Sunshine Week ended yesterday.  It began in 2005 as a means to call attention to the public’s right to know what our government is doing and why.  Having spent the last three weeks pondering the role of social justice in the archival profession, I immediately recognized that this emphasis on transparency aligns with the emphasis on Accountability in the Core Values of Archivists established by the Society of American Archivists.  All of this leads me to wonder how well archivists are doing in embracing this value, so I look to several postmodernist thinkers for some insights.

In a 2001 paper delivered by Terry Cook at the Sawyer Seminar on Archives, Documentation, and the Institutions of Social Memory, he called for transparency in the appraisal of archival records.  Cook suggested that government and institutional archives place “negative entries” in record group inventories that would indicate the items that were not acquired and include reasoning for records included as well as for those excluded from the collection.  Similarly, he suggested that private archives should document collections that fell within the collecting mission of the repository but were not chosen to be accessioned.  Cook also suggested that the vita of archivists be made available to shed light on the grounds for their subjectivity (Terry Cook, “Remembering the Future: Appraisal of Records and the Role of Archives in Constructing Social Memory” in Archives, Documentation, and Institutions of Social Memory: Essays from the Sawyer Seminar, Francis X. Blouin, Jr., and William G. Rosenberg, eds. [Ann Arbor: University of Michigan Press, 2006], 178).

In a 2002 article for The American Archivist, Michelle Light and Tom Hyry applied a postmodern critique to archival finding aids and found them lacking in objectivity.  They intended to provide constructive criticism rather than just theory and proposed that a colophon be added to finding aids, providing a place for archivists (1) to document “their impact on the transmission and representation of a collection” and (2) “to record what they know about the history and provenance of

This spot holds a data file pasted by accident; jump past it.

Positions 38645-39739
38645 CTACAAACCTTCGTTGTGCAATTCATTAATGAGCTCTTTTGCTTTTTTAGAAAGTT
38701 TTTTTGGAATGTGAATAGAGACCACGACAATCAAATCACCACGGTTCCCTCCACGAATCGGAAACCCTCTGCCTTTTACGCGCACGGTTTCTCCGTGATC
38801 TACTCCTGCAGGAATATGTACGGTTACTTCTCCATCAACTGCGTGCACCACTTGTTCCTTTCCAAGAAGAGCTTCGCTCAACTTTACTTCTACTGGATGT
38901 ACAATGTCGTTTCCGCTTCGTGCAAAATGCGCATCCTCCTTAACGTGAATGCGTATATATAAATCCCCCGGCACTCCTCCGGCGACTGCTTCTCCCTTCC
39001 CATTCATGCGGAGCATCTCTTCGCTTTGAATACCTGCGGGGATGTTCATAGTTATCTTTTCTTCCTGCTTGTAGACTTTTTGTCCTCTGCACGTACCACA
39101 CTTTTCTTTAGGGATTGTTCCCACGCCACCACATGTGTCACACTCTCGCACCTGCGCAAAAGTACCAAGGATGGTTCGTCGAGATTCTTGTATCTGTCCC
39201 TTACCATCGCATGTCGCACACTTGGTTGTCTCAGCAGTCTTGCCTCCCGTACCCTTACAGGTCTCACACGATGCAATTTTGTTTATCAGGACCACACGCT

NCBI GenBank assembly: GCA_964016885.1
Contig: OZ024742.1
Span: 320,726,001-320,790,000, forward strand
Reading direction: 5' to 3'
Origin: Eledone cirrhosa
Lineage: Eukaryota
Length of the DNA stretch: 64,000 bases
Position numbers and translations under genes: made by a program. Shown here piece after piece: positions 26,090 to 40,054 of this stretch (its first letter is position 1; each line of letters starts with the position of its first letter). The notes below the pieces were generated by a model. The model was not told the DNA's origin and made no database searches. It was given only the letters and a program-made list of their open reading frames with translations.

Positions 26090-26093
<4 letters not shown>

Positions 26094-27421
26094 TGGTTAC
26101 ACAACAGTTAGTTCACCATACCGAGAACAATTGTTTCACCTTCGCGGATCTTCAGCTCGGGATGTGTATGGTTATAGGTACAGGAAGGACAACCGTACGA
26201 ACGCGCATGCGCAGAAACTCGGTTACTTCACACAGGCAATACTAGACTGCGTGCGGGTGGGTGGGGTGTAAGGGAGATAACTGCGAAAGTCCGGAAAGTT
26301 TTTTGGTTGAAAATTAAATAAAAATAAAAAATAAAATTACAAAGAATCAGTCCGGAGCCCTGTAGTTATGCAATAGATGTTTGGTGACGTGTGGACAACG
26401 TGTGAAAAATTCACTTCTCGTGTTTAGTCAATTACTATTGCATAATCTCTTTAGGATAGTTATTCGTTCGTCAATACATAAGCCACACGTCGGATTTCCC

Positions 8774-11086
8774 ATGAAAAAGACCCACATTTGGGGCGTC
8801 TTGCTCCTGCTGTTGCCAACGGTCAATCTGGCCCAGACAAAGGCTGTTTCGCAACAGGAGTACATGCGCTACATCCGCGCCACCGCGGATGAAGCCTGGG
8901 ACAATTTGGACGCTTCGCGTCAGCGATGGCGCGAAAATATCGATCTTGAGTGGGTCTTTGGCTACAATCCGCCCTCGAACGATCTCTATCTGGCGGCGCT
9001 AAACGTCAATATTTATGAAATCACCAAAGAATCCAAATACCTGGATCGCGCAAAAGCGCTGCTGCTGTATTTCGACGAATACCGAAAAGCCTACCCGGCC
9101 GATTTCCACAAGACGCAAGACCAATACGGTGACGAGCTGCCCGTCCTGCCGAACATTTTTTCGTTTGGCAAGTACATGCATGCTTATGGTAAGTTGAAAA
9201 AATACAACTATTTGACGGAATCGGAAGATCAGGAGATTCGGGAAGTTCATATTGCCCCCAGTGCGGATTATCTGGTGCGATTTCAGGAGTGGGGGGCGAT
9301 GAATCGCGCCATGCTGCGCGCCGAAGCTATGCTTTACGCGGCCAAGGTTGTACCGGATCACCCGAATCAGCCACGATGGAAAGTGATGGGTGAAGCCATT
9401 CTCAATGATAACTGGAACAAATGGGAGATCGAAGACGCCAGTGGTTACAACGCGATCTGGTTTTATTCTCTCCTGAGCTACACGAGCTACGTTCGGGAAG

a collection and to reveal appraisal, arrangement, description, preservation, and
other decisions they made while working on a collection” and (3) “to record biographical information about a processor, as well as any perspective they would like to contribute to the finding aid” (“Colophons and Annotations: New Directions for the Finding Aid,” 65 no. 2 [Fall – Winter, 2002], 224).  They also suggested implementing Web-based annotations of finding aids, whereby users as well as archival staff could provide content about along with context and interpretations of a collection.  The application that most resonates with me is the idea that reference archivists could keep track of discoveries they make about collections or indicate how researchers have used a collection (228).  In talking with archivists at many different repositories, I have not found one that employs a reliable method for trapping this sort of institutional memory.

Heather MacNeil picked up on these points and others about archival description in a 2005 article in The American Archivist.  Although her focus is more precisely on authenticity, she also implored archivists to “lay bare the device” — or acknowledge the subjective role of archivists — as a means of underscoring archival accountability (“Picking Our Text: Archival Description, Authenticity, and the Archivist as Editor,” 68 no. 2 [Fall – Winter, 2005], 272).

If you note the article dates above, people have been talking for quite some time about transparency in archives, but this theory has not appreciably translated into practice.  Here’s a way that I think archival repositories could let the sunshine in.  Many places tout iterative processing — whether to address issues creating by MPLP processing or to highlight hidden collections or to incorporate feedback from reference archivists and users.  What I cannot easily find are repositories that maintain public access to each iteration of the finding aid or that identify the prompt for reprocessing.  I fully believe that these sorts of administrative records exist internally, but it would certainly “lay bare the device” to indicate to users, for example, whether a grant paid for reprocessing and what was changed.  Many repositories already include the name of the processor and the date when a finding aid was generated, so it would not be difficult to include a little more context.